33. How Are Victims Trafficked?

  34. Coercion. Victims are threatened into performing acts at the risk of serious harm or physical restraint of a loved one.

  35. Collateral. Young Afghani girls are put up by the family collateral for poppy seeds to grow opium. After their virginity is taken, they are often sold.

  36. Fraud. Victims are deceived and offered employment, marriage, or a better life.

  37. Force. Victims are raped, beaten, confined, and drugged.

  38. 9.5 billion dollars have been made off the bodies of young girls and women in sex trafficking.

  39. Slavery can be passed down through families. If the family is unable to repay the illegal debt, it is passed down from generation to generation, creating hereditary enslavement

  40. People are trafficked all over the world, But trafficking is a domestic issue as well. http://slaverymap.org/

  41. Why is this a feminist issue? Women and children make up the largest proportion of people trafficked. In 30% of countries, women make up a large portion of traffickers. Why do you think this is? Women are being wronged in every way possible. Lack of freedom Loss of all control over money Mental and physical damage No sexual gratification Violence Isolation Spread of STD’s and HIV/AIDS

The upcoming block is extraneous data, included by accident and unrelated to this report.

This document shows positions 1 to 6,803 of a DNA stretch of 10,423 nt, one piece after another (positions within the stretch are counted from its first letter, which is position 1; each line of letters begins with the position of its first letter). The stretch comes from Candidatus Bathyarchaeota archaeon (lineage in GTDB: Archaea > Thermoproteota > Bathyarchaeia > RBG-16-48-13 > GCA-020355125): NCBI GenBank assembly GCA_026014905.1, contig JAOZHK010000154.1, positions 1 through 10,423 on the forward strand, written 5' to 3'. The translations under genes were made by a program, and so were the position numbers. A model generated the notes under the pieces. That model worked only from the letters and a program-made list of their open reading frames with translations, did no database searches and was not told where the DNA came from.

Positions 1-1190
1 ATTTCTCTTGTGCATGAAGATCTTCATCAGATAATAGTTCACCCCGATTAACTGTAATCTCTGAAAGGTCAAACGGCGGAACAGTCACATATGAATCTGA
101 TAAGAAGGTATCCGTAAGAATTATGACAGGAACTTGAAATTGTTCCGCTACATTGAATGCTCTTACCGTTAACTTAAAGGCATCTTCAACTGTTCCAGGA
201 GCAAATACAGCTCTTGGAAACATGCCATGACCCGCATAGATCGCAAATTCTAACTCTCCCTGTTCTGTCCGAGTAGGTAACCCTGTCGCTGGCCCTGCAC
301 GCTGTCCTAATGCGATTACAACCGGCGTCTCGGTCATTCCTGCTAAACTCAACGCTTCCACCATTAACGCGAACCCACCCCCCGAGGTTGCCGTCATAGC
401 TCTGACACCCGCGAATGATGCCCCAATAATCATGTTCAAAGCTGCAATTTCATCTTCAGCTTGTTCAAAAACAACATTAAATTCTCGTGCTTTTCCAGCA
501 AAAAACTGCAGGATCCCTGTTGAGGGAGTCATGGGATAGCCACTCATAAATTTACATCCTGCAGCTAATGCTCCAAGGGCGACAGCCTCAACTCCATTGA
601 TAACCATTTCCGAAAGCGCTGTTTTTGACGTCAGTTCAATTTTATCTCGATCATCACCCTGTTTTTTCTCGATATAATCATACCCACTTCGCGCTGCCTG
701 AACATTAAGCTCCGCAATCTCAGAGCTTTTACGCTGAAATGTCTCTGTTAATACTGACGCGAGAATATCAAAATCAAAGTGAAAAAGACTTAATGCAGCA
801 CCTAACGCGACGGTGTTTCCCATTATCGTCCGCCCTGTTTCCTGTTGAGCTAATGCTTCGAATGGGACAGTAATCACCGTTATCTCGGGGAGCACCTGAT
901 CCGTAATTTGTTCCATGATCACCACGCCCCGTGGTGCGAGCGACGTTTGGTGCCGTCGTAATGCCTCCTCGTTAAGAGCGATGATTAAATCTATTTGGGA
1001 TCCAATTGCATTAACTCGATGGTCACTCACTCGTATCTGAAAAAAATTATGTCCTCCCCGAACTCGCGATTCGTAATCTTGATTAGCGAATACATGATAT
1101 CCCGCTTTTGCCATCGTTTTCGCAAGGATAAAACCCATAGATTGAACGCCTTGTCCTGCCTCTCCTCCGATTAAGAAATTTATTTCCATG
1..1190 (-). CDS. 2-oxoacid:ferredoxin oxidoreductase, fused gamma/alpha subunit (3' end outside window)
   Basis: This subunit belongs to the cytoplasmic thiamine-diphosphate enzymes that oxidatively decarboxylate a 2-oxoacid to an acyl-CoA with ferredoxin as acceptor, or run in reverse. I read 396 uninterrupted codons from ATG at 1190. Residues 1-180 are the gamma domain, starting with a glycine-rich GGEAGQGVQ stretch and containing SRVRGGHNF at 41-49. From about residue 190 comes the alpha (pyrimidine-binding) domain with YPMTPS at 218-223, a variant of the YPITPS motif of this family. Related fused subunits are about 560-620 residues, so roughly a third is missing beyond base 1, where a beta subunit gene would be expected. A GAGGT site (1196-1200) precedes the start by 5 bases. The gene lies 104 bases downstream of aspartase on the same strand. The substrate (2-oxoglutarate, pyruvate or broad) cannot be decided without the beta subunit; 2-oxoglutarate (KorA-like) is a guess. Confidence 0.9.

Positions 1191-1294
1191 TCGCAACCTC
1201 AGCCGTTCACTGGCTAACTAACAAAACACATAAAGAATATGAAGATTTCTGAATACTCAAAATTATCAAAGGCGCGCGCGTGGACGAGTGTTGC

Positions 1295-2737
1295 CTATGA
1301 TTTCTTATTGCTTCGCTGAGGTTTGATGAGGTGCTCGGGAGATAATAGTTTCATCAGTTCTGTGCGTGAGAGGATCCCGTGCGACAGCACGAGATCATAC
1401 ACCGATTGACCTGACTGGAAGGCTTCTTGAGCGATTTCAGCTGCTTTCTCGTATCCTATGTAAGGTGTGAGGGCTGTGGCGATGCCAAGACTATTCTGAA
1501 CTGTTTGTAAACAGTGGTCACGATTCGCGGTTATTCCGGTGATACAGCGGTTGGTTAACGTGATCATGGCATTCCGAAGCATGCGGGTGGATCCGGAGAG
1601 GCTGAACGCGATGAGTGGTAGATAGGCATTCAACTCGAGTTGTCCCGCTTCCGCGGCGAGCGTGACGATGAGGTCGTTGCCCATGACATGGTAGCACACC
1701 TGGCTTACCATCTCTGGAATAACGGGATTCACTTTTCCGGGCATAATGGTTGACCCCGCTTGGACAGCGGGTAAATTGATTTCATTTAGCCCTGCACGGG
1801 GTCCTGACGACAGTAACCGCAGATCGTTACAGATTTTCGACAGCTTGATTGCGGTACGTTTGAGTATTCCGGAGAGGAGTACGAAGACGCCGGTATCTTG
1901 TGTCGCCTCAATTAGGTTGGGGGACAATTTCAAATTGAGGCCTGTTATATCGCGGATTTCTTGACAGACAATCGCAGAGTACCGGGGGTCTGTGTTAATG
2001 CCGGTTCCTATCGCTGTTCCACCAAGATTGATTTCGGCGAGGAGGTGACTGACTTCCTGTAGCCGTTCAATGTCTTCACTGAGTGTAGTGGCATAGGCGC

42. What do youbelieve feminist organizations can do globally and domestically to help?

  43. Women and Healthcare/Malnutrition

  44. HYSTERIA Since ancient times women considered to be suffering from hysteria would sometimes undergo a "pelvic massage" — manual stimulation of the genitals by the doctor until the patient experienced "hysterical paroxysm" (orgasm) The word Hysteria stems from the Greek word for Uterus; hystera, this “disease” comes the notion that hysteria was particular to women due to disturbances of the uterus

  45. Access to Health Care A national survey of women on their health finds that a substantial percentage of women cannot afford to go to the doctor or get prescriptions filled. Many women seek to extenuate their ill health with their inability to pay for medical related services A major issue in health care is the lack of preventative care and the illness based focus .

  46. Availability for Treatment For some conditions, the disparities are growing, despite new technologies and other advances that have been made in recent years. For example, about one black woman in four over 55 years of age has diabetes. The prevalence of diabetes is at least two to four times as high among black, Hispanic, American Indian, and Asian Pacific Islander women as it is among white women. Breast cancer mortality has been declining among U.S. women since 1990, but the decline has been much greater among white women than black women. Although breast cancer death rates are falling, the incidence of new breast cancers continues to rise. Blacks and poor people are much more likely than whites and more affluent people to die from cancer. In addition, high blood pressure, lupus, and HIV/AIDS disproportionately affect women of color.

  47. Health of Minority Women Life expectancy for women of all races has nearly doubled over the past 100 years , from 48 in 1900 to 79.5 in 2000, yet minority women continue to lag about 5 years behind white women in life expectancy. For example, white women could expect to live to age 80 compared with 74.5 for black women.